— OW (@OccupyWisdom) August 8, 2018
— Financial Survivalism (@Sawcruhteez) August 8, 2018
The housing market has entered a recession of its own and nobody seems to notice. Mortgage apps sank 3% in the Aug 3rd week, down now for four weeks running, and the YoY trend has collapsed 17% from year-ago levels.
— David Rosenberg (@EconguyRosie) August 8, 2018
Banks continue to tighten lending standards for credit card borrowers as defaults rise. Underwriting requirements in this sector are now the strictest since 2009. t.co/UFCy3lit9I via @SoberLook pic.twitter.com/fIoEpNmFjj
— Jesse Felder (@jessefelder) August 7, 2018
From London to Sydney and Beijing to New York, house prices in some of the world’s most sought-after cities are heading south.
Tax changes to damp demand, values out of kilter with affordability and tougher lending standards have combined to undermine the market. That could have wider implications because the world’s wealthy have been buying homes on multiple continents, meaning a downturn in one country could now pose more of a threat to markets elsewhere, according to the International Monetary Fund.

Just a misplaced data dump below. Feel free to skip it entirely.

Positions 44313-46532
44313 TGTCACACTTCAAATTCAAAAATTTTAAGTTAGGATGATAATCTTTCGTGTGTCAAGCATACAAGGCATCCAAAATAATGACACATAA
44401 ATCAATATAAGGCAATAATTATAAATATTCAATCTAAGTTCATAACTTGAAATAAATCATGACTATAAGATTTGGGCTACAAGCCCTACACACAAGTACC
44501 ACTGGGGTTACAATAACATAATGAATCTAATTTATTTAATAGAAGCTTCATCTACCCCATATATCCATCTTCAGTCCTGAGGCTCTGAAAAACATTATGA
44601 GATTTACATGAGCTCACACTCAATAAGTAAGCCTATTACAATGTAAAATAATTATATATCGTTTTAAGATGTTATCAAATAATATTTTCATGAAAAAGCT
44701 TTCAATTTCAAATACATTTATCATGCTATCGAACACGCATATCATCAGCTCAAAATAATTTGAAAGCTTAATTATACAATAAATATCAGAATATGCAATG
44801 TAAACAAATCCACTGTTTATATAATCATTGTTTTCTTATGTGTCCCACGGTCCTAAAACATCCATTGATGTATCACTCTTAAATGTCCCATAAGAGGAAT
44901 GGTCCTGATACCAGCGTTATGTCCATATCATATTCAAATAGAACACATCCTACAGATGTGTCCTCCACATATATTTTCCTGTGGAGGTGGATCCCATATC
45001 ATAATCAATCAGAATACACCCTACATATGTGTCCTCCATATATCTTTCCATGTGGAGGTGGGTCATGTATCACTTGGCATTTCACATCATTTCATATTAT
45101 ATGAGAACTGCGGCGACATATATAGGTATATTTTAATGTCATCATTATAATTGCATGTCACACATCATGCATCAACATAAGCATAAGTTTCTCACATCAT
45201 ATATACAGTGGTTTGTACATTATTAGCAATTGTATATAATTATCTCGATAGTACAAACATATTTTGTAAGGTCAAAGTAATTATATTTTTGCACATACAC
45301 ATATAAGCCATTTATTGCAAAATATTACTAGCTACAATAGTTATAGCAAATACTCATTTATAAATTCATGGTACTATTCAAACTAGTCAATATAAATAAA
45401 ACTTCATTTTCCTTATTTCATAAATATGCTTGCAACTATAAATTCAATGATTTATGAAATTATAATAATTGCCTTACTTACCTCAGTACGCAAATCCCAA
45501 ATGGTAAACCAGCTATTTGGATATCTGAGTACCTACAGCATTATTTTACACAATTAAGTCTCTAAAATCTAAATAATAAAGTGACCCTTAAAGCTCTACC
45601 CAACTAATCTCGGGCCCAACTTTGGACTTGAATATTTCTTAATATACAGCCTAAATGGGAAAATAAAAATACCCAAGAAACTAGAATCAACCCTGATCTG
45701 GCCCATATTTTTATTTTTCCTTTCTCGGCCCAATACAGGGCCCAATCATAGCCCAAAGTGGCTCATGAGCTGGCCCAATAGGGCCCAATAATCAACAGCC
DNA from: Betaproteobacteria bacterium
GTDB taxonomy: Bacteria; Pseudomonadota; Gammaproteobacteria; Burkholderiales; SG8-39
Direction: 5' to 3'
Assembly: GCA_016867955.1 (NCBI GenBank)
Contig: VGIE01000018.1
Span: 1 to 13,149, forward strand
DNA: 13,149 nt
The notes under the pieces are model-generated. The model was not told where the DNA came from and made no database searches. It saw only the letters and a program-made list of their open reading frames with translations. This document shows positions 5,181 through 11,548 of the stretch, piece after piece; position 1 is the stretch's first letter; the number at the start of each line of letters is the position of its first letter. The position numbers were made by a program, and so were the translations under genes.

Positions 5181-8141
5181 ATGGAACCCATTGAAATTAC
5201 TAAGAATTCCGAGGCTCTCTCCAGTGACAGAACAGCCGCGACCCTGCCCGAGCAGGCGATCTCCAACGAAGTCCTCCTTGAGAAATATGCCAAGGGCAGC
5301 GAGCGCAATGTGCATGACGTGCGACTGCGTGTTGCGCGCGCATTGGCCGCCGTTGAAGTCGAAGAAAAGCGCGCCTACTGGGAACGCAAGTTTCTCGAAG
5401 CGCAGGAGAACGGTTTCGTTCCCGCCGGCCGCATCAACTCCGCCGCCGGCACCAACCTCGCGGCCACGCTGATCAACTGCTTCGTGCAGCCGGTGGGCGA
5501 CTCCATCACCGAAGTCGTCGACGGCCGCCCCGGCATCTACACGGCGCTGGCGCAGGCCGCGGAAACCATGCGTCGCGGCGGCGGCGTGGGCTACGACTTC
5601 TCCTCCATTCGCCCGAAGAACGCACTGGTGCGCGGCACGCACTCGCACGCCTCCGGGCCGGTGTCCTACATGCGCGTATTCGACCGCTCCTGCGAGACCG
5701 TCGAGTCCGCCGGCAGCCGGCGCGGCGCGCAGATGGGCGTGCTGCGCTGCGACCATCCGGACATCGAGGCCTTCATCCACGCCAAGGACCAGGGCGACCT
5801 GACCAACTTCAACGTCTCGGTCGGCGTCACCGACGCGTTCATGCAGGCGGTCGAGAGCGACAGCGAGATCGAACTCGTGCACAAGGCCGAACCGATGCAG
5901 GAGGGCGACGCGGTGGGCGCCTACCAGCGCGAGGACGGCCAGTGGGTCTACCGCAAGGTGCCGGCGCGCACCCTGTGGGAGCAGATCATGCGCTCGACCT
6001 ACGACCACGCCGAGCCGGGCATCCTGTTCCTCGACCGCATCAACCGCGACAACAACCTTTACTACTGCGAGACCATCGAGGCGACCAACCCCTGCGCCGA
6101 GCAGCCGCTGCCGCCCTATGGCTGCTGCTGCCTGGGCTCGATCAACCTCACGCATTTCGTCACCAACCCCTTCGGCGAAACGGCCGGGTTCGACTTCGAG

These charts explain the cracks appearing in some of the world’s most exclusive and desirable property markets.
Prices in the U.K. capital are starting to fall as fears about the impact of Brexit, a slowing economy and high prices damp demand. Sales volumes are down and more properties are being offered for sale as sentiment turns. Properties in central London’s best districts have fallen almost 18 percent since their peak in 2014, with some homes losing as much as a third of their value, according to research by Savills Plc. At the same time developers began work on a record number of pricey apartments, creating a glut of multimillion-pound penthouses in a city with a chronic shortage of affordable housing.
Well what did we expect?
With lots of foreign buyers a weak ¥ and a strong $, stagnating wages and a bubble market, nobody will buy.
It's bubble popping time. pic.twitter.com/7gVJ6GSQsZ
— Azurescens (@Old_soul84) August 8, 2018
Housing market FOMO is hitting an all time high. So we are either entering a lockout phase where home ownership is no longer viable for the bottom 80% or more likely we are entering the late stages of an epic bubble where people are going to lose their houses in the next recession. what do u think?